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Updated April 8 to include information from Captain Tony Weaver, jail commander.

SPOTLIGHT FILE PHOTO - The Columbia County Jail, which will remain open instead of closing next month, due to voters' passage of a last-ditch property tax levy to fund it for the next three years., South County Spotlight - News Levy appears to pass with 2.6-point margin in favor County voters spare jail, stepping back from brink

Mental health resources for jail inmates in Columbia County are still in transition after a year of scrutiny into treatment of mentally ill inmates.

Greater Oregon Behavioral Health Inc. currently funds a mental health clinician in the Columbia County Jail, but that position isn't currently filled, according to Captain Tony Weaver, jail commander.

The clinician spent most of their time meeting with inmates. If an incident "looked like it was going to lead to a use of force, we would grab the CCMH clinician, kind of that last hope" to deescalate the situation, Weaver said.

Even if the position is soon filled, it won't be for long. Funding will run out in just a few months, according to Julia Jackson, director of Columbia Community Mental Health.

In place of those services, Jackson and Department of Community Justice Director Janet Evans have discussed hosting four therapy groups in the jails, as well as providing services for individuals who are preparing for release or who have recently been released. The groups proposed would address relapse prevention principles, anger management and emotion regulation skills.

No proposals will be set in stone until the next Local Public Safety Coordinating Council meeting. LPSCC meets bimonthly and was established with the intent to review public safety concerns.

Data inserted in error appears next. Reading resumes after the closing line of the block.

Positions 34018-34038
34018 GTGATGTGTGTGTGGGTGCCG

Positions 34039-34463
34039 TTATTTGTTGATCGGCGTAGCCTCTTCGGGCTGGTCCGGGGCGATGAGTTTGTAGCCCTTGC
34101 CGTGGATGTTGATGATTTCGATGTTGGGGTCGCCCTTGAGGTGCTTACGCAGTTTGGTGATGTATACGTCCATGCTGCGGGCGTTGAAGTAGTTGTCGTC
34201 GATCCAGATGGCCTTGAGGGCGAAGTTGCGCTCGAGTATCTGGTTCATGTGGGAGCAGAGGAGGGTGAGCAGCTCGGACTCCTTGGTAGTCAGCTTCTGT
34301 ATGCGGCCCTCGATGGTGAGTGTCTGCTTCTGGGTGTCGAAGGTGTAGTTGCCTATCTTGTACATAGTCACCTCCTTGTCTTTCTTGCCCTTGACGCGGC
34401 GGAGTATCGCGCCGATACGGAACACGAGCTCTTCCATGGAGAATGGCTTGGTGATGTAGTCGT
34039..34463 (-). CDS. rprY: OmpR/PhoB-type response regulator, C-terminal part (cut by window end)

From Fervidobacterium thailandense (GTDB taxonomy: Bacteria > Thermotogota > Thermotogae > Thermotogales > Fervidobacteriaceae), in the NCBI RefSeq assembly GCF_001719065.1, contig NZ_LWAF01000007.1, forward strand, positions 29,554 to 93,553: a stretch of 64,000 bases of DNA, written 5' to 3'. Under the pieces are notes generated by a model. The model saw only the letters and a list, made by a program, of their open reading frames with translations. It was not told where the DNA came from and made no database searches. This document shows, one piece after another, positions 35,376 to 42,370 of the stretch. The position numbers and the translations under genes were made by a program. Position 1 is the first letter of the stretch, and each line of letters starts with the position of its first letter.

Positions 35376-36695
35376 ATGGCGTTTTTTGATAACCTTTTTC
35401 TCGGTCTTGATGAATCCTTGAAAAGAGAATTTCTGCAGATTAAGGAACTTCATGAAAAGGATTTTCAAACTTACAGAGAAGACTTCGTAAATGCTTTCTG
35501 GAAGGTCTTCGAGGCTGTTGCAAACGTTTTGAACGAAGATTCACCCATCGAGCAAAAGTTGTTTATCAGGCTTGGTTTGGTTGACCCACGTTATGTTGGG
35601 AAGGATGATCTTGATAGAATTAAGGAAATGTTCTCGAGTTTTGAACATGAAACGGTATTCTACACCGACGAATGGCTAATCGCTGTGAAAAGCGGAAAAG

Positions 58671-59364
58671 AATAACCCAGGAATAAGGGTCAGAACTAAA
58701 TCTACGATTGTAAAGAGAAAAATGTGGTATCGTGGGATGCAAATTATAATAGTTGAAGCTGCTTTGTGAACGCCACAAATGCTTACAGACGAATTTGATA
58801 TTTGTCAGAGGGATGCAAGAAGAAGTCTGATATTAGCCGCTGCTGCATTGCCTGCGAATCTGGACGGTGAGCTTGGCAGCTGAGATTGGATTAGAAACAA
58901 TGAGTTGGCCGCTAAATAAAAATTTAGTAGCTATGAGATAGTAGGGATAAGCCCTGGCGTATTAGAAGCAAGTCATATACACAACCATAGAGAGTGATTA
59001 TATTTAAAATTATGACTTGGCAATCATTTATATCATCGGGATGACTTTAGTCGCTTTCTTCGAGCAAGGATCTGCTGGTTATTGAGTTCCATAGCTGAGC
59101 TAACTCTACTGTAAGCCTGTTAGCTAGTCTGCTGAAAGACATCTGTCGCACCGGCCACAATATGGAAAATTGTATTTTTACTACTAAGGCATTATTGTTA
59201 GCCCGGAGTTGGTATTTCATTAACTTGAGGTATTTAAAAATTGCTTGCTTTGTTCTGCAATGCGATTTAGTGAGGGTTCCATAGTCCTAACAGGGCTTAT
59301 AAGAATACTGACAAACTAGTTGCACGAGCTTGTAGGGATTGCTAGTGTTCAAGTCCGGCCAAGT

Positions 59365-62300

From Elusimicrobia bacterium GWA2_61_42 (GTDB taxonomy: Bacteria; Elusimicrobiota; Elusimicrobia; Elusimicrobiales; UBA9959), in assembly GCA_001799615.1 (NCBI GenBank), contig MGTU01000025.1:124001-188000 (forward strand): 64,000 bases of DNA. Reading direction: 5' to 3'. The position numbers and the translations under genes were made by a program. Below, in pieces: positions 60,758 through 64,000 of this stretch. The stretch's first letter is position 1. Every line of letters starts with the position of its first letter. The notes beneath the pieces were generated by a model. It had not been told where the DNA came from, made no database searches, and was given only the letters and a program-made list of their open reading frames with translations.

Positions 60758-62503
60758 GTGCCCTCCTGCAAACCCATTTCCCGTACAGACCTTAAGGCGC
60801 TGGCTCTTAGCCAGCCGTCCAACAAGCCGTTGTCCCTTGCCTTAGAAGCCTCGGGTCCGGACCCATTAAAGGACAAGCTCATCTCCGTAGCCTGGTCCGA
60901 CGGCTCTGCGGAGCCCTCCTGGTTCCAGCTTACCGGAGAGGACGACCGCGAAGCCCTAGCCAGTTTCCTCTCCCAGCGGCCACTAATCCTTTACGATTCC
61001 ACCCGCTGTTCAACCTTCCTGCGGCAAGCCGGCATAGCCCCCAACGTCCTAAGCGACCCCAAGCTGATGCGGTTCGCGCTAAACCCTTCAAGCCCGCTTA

Mental health resources and practices in the jail came under scrutiny over the past year following the former Sheriff's Office administration's use of a canine to effectuate the cell extraction of an inmate who had known mental illness. In response to the extraction, Disability Rights Oregon in November issued a report, "You're gonna get bitten," calling for a ban on the use of canines in jail. The report also highlighted some of the problems of dealing with mental illness in a jail setting.

"While people with mental illness disproportionally represent jail inmates (raising questions of criminalization of mental illness), jails themselves are often ill equipped to respond to inmates whose behaviors relate to their disability requiring treatment rather than punishment," Emily Cooper, DRO's legal director, states in the report.

In March, GOHBI facilitated a Sequential Intercept Mapping, or SIM, training, which brought together first responders and other groups in Columbia County.

"All types of entities came together and identified the crisis touch points that we have at each step of the system when an individual is in crisis," Jackson said at a CCMH board meeting April 2.

"We came together and identified what projects we'd like to propose as next steps for the county," including a mental health shelter for males, a mental health response team, which would send out a clinician with law enforcement dispatch, and jail community reentry programs.

"The plan is that at the next LPSCC meeting, we're going to bring those project proposals to the team, and [pick] which ones we're going to focus on going forward," Jackson said.


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